This academic year, MCLA students are interacting with and contributing to a Berkshire Cultural Resource Center exhibit that sheds light on U.S. border policy and the casualties to which it contributes.
MCLA is one of 100 sites worldwide to host Hostile Terrain 94, a multisite, interactive installation that illustrates, in stark terms, the violence of United States border policies by memorializing the thousands of people who have perished seeking to cross the U.S.-Mexico border.
The full exhibition will open in February, and leading up to its opening, students are interacting with visiting artists, helping create some of the work that will be displayed, and creating pieces that respond to questions posed within the context of Hostile Terrain’s subject matter. MCLA Gallery 51 is also featuring the work of artists Sergio de la Torre and Chris Treggiari of the Sanctuary City Project, as well as Trinh Mai, all of whom are collaborating with the MCLA community on a series of workshops and experiences that examine identity, belonging, fear, and trauma.
Assistant Professor of Anthropology Anna Jaysane-Darr is conducting a one-credit class titled Hostile Terrain ’94: Art, Activism, and Immigration, which is built around the exhibition and its related programming, challenging students to think in the curatorial sense about how art and curation can be tools of social change, particularly around immigration.
Among other activities, students in Jaysane-Darr’s class have participated in conversations with artists, and in November will create posters that correspond with de la Torre and Treggiari’s work through the Sanctuary City Project, through which billboards and advertisements have been posted asking community members to respond via phone hotline to the questions “when did you forget you were an immigrant?” and “what would you say to an immigrant?”
Jaysane-Darr’s students, as well as students in Assistant Professor of English Victoria Papa’s Creativity and Survival class, will create 3,200 toe tags, each representing one person who has died attempting to traverse the Sonoran Desert to cross U.S.-Mexico border. The toe tags will be posted on a large map that will be displayed in the February exhibition. “Each toe tag needs to be filled out by hand,” Jaysane-Darr said. “This is a way to honor the dead, but also is an act of witnessing that which is often erased.”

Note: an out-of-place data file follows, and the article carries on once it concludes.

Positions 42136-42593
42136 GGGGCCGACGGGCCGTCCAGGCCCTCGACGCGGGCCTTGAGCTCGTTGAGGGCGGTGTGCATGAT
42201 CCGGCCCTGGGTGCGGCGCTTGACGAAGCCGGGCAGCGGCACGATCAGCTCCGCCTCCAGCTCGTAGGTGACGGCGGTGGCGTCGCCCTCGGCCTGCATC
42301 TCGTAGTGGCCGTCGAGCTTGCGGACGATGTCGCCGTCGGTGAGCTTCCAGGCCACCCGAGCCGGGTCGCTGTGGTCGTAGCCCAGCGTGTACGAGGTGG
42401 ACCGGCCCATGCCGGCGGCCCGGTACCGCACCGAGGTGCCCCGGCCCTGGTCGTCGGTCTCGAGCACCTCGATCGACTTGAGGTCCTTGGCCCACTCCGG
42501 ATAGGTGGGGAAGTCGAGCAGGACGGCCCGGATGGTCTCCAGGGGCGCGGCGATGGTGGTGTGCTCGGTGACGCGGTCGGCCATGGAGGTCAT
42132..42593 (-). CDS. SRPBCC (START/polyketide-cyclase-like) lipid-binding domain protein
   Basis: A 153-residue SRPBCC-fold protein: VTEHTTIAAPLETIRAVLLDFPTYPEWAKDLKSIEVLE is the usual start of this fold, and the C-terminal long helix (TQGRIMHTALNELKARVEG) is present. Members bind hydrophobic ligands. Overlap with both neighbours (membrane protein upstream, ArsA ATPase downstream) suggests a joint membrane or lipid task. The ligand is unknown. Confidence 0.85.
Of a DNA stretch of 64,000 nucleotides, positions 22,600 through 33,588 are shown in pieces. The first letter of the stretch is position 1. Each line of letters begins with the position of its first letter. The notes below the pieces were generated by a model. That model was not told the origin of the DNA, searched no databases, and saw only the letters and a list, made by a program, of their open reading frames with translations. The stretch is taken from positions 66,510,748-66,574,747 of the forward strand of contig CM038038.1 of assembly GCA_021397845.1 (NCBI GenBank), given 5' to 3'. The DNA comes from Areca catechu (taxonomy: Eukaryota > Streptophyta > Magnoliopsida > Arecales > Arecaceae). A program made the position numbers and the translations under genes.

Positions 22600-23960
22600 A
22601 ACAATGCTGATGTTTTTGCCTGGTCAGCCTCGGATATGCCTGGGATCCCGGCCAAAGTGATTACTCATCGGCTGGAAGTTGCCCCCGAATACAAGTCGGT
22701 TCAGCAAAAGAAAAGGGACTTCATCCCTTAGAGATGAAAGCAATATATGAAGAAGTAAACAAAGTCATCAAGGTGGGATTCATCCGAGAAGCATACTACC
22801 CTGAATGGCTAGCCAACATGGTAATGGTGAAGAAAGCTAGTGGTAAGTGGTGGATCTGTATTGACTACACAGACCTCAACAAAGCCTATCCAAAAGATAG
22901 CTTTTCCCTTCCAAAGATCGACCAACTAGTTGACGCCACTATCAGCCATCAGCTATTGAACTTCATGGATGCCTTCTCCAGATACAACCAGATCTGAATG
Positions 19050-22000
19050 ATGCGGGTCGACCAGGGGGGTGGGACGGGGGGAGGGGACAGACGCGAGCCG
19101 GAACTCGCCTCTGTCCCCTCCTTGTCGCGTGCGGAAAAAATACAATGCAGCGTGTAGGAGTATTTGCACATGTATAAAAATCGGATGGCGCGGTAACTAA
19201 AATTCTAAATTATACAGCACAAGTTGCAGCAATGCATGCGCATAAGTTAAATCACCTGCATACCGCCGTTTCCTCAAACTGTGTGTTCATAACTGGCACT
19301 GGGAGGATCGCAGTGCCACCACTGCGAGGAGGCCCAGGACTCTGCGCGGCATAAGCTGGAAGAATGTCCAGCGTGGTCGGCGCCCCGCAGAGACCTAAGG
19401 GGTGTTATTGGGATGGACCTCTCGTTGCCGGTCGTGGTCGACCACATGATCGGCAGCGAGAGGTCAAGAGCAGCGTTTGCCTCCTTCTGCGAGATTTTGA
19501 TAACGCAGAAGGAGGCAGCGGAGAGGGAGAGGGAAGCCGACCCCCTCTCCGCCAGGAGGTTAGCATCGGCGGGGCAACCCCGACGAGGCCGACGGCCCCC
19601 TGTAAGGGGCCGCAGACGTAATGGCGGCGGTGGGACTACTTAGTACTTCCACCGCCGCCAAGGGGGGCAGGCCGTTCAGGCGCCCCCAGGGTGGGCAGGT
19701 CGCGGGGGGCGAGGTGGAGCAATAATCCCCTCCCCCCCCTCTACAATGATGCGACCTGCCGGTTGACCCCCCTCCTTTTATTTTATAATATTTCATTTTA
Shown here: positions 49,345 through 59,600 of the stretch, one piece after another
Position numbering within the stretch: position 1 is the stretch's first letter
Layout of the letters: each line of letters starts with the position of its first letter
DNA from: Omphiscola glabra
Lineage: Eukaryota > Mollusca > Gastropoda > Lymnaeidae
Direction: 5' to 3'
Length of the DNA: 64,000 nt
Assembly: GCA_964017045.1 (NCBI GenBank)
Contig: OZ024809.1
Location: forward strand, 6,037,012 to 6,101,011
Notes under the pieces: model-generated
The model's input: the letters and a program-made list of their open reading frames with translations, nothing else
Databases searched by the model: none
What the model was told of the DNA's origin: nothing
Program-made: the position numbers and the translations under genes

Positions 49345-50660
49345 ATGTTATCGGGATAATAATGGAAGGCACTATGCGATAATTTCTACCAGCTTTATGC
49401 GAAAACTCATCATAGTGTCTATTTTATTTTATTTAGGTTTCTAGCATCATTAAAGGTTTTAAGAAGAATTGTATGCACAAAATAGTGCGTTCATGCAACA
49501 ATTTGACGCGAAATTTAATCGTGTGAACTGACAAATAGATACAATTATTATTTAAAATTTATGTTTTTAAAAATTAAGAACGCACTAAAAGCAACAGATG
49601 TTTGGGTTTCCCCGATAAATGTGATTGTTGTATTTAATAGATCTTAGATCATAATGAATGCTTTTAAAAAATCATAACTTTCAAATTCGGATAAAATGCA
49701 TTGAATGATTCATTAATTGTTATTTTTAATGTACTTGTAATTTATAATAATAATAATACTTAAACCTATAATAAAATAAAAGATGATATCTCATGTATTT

The toe tags, and the people they represent, are meant to draw awareness of how many immigrants die in the desert as a result of the U.S.’ Prevention through Deterrence policy, which was adopted in 1994. The policy redirects migrants into the Sonoran Desert, away from more populated areas, as a way to deter people from attempting the journey, and has resulted in approximately 10,000 deaths since it was instituted.
Papa will coordinate a virtual event for her students so they can ruminate together as they fill out each toe tag. “I’m trying to make it a reflective and meditative process, where we’re thinking through what it means to be creating these toe tags and thinking about what this project means in terms of the questions of witnessing—what it means to witness these deaths in this way, and what it means to transform these stories of trauma into an artistic installation,” Papa said.
Professor of Arts Management Lisa Donovan’s Arts and Social Justice class, co-taught with Erica Barreto, coordinator of MCLA’s Institute for the Arts and Humanities, will also fill out toe tags and engage with artists virtually via Zoom. Hostile Terrain 94 is a launch point for how Donovan’s students will consider how the arts can create change through awareness, dialogue, behavior, and more.
A class taught by Professor of Art Melanie Mowinski will work with the Sanctuary City Project to employ Design Thinking, interviews, and research methods to explore a theme that interests them around the topic of immigration, then create text-based posters that incorporate this research with aesthetic presentation. The posters will be on view in the February HT94 exhibition.
In planning their curriculums, the professors met regularly with BCRC Director Erica Wall for the better part of a year. Hostile Terrain 94 is an opportunity to enrich student understanding of how the arts and activism can intersect, the history and consequences of U.S. border policy, and how professional artists draw inspiration from these topics—interdisciplinary goals that can apply to many fields of study. MCLA has also partnered with Williams College professors, including Lipp Family Endowed Chair of Dance Sandra Burton, to find intersections around HT94 for students.
“It’s been really fun to have these conversations across different disciplines, from English to Anthropology to Art and Arts Management, and see where the common threads are as educators, as scholars, and as people,” Jaysane-Darr said. “I feel like this kind of interdisciplinary work is at the foundation of what a liberal arts college does. For me, Hostile Terrain epitomizes what we’re trying to accomplish here, but also what I hope to do with my teaching and all of my work.”
Learn more about Hostile Terrain 94 at https://www.mclahostileterrain.com.